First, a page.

Where: Daystar Center, 1550 S. State Street, Room 102
When: November 10, 2018
Time: 6:45 p.m
Hosted by Stephen Reginald
Shadow of a Doubt (1943) was Alfred Hitchcock’s personal favorite of all his films. It is packed with heart-pounding suspense and truly amazing performances. When Uncle Charlie (Joseph Cotton) visits his sister’s family in Santa Rosa, CA, his niece and namesake “Young Charlie” (Teresa Wright) begins to suspect that he may be the “Merry Widow Murderer,” wanted by the authorities. As Young Charlie’s suspicions about her uncle prove to be true, she has a tough decision to make. Will she report her uncle to the detectives that are tailing him or will she let him get away with murder? With a unique mixture of charm and menace, Cotton’s characterization is one of the creepiest in the history of film.
Considered Hitchcock’s first great American film, it features an extraordinary supporting cast that includes, MacDonald Carey, Patricia Collinge, Henry Travers, Wallace Ford, and Hume Cronyn, in his very first screen role. "Shadow of a Doubt" also has the distinction of being the only film Hitchcock made on location.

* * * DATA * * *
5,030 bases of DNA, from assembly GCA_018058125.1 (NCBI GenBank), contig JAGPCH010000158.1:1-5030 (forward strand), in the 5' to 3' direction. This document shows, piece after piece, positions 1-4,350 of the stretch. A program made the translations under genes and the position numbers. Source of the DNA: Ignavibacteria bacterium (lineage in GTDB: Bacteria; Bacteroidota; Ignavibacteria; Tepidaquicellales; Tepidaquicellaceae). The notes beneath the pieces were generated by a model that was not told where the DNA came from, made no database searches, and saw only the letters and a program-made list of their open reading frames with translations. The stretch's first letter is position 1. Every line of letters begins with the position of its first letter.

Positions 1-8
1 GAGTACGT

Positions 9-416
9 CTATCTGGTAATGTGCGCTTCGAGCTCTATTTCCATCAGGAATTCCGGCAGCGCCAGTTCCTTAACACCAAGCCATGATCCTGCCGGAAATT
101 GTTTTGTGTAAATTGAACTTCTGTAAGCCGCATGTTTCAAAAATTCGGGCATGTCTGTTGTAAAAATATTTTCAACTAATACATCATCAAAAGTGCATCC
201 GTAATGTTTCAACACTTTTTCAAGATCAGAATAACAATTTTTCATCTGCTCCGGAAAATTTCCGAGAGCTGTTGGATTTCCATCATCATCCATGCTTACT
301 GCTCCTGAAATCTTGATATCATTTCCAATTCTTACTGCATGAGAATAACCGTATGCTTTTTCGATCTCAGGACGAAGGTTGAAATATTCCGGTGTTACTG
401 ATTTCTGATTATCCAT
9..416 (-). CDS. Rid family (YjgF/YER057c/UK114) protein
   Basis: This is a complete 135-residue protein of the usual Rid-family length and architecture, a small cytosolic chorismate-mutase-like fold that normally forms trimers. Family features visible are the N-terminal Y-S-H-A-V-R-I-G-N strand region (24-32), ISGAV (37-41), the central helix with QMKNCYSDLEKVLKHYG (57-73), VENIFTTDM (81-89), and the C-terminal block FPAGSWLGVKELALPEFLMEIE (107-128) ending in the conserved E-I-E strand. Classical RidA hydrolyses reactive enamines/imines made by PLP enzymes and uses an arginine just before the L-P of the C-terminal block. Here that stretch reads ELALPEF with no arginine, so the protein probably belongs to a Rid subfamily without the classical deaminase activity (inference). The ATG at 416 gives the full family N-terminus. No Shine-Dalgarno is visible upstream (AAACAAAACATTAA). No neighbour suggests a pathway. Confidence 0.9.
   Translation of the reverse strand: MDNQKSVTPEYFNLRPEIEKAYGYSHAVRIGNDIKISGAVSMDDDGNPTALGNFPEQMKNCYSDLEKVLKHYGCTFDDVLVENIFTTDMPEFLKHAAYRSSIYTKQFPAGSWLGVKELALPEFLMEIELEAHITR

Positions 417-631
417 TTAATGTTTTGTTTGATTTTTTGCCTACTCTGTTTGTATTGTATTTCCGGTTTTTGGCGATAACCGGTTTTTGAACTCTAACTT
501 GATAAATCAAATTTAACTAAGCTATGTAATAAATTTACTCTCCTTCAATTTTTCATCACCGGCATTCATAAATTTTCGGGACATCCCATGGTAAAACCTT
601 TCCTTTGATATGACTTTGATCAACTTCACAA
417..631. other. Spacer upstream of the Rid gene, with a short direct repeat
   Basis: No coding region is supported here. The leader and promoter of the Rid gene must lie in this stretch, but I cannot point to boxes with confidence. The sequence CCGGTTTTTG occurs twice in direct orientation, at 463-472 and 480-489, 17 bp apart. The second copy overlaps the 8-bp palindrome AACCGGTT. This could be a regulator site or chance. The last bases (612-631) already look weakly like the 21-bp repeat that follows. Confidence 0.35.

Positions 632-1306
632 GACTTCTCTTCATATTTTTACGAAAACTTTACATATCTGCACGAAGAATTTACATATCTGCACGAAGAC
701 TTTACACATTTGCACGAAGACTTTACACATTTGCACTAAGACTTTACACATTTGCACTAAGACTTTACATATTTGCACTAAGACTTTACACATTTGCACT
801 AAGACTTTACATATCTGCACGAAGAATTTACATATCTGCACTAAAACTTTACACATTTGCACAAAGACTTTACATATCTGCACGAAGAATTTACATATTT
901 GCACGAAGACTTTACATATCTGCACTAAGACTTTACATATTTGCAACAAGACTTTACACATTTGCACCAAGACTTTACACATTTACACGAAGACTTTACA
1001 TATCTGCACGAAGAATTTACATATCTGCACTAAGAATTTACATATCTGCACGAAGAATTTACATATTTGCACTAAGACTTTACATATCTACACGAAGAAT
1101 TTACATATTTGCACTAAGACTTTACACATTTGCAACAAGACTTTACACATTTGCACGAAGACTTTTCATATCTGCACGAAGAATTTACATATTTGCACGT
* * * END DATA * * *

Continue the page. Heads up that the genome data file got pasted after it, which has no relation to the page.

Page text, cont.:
General Admission: $5, Students and Senior Citizens: $3
Have some Joe and Enjoy the Show!Before the movie, grab a cup of coffee from Overflow Coffee Bar, located within the Daystar Center. You can bring food and beverages into room 102.
Join the Chicago Film club; join the discussion
Twice a month we screen classic films and have a brief discussion afterward. For more information, including how to join (it’s free), click here. The Venue 1550 is easily accessible by the CTA. Please visit Transit Chicago for more information on transportation options.
Stephen Reginald is a freelance writer and editor. He has worked at various positions within the publishing industry for over 25 years. Most recently he was executive editor for McGraw-Hill’s The Learning Group Division. A long-time amateur student of film, Reginald hosts “Chicago Film Club,” a monthly movie event held in the South Loop, for the past two years. Reginald has also taught several adult education film classes at Facets Film School, Chicago.
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